Adhesive Capsulitis, or a frozen shoulder, is a poorly understood condition in which the deepest layers of soft tissue, called the joint capsule, become diseased. Shoulder range of motion becomes very limited and painful. The cause of a frozen shoulder is still not known but minor traumas, hyperthyroidism, diabetes, psychiatric patients, post-surgical patients, and prolonged immobilization of the shoulder may in someway cause this condition. The disease is characterized as having freezing, frozen, and thawing stages, and is self-limiting (in time it goes away on its own). However, it can take two years or more to recover from this condition.
Physical therapy consisting of patient education, stretching, joint mobilization, and a home exercise program can help speed recovery. For a small percentage of frozen shoulder patients, it may take two years or more to recover.
Multidirectional Instability Signs and Symptoms
Signs of ligamentous laxity are present. Pain and weakness are present in the shoulder that subluxes (partially moves out of joint) forward, backward, or downward. A positive “sulcus sign” is present on examination by a medical professional.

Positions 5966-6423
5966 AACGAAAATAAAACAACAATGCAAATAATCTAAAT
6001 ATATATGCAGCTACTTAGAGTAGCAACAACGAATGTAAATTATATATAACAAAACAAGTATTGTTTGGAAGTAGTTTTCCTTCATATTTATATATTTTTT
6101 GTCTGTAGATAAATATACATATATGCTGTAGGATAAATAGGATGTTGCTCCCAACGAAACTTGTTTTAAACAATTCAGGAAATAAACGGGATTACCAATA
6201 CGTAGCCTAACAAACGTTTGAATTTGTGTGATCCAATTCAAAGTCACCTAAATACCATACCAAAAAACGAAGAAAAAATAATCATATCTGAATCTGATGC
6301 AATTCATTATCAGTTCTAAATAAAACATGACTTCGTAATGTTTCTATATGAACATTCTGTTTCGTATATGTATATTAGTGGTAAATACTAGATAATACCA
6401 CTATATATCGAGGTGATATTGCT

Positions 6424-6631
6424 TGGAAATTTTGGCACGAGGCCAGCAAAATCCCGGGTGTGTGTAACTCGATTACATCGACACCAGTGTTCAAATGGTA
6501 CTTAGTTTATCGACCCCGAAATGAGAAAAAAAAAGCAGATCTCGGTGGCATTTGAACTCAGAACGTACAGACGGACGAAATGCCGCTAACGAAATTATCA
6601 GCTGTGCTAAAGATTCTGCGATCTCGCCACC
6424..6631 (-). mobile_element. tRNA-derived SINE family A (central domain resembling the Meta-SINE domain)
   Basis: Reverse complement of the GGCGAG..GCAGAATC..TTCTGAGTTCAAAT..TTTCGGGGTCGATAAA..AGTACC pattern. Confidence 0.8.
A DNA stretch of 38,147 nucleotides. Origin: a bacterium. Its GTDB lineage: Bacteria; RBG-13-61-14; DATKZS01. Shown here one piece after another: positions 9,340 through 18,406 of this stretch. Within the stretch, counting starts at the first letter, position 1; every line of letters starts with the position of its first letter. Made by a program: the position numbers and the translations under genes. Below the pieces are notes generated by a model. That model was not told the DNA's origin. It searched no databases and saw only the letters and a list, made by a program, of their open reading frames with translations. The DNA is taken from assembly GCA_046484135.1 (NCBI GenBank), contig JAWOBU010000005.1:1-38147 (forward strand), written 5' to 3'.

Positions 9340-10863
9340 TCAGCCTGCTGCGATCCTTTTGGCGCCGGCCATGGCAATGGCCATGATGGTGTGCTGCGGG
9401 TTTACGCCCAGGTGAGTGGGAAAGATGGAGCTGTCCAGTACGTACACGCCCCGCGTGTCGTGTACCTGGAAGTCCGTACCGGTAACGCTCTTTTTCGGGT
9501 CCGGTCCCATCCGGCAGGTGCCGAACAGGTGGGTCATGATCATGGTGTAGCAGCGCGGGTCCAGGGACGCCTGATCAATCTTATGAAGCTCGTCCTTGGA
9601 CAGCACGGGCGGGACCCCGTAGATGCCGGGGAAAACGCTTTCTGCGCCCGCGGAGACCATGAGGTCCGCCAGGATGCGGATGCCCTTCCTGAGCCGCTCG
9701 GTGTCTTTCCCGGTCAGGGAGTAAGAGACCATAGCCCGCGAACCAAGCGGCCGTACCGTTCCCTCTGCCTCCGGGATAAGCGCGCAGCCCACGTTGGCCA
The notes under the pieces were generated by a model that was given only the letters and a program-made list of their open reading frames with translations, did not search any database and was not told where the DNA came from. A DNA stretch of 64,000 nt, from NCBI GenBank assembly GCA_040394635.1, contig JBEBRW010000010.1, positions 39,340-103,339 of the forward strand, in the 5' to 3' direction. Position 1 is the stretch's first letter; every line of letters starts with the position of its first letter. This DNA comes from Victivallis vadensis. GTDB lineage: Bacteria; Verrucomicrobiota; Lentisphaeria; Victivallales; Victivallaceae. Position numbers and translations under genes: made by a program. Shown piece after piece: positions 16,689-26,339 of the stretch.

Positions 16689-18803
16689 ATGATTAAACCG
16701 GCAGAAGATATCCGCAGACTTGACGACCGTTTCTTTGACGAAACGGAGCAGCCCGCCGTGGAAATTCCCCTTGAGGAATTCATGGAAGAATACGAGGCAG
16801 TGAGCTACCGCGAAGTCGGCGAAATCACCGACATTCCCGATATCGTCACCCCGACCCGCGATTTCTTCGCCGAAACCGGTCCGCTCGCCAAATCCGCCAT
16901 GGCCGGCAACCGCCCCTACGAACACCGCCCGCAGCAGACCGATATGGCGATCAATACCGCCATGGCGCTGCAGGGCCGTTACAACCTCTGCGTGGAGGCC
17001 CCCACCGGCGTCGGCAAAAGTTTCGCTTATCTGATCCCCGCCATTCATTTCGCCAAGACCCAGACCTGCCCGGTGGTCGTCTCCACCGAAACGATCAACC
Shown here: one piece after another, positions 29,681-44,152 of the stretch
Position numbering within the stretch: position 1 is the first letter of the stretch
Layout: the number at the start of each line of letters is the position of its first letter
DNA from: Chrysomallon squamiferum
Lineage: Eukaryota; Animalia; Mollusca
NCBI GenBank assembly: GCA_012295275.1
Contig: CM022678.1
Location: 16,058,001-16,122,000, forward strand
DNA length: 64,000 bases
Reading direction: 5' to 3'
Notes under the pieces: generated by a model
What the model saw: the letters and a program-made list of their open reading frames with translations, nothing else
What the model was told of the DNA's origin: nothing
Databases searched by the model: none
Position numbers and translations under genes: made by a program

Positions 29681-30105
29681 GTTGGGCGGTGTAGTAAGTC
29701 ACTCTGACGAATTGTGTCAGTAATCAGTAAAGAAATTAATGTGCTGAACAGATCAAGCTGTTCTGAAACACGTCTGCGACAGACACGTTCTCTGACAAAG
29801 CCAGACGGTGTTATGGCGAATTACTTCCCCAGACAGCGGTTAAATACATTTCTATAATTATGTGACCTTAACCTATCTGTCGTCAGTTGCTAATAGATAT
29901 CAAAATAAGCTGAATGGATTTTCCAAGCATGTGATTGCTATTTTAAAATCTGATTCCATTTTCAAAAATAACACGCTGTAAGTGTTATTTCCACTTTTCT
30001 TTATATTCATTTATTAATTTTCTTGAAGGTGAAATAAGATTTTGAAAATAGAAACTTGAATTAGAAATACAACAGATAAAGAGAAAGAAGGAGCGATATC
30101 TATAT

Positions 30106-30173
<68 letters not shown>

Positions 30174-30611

Most patients respond well with physical therapy. Rarely surgery is indicated because it is hard to stabilize the shoulder in all directions.
Shoulder Tendonitis and Impingement
Tendonitis is an inflammation of the shoulder tendons. The signs of inflammation are pain, warmth, redness, tenderness to touch, and loss of function. Shoulder tendonitis (often called Rotator Cuff Tendonitis) can occur when the rotator cuff is overloaded, fatigued, traumatized, and with age-related degenerative changes. Pinching or impingement of the rotator cuff tendons occurs in a region under a bony structure called the acromion (the projection of the shoulder blade that forms the tip of the shoulder). Impingement happens when the arm is raised overhead repeatedly, or raised overhead with a heavy load in your hand, or may occur when you sleep on your shoulder. X-rays may show a hook or spur that increases the odds that you will pinch the rotator cuff tendons.
Treatment for impingement or rotator cuff tendonitis usually involves rest, anti-inflammatory medications like ibuprofen, physical therapy to restore proper strength and movement, and less often, a cortisone injection.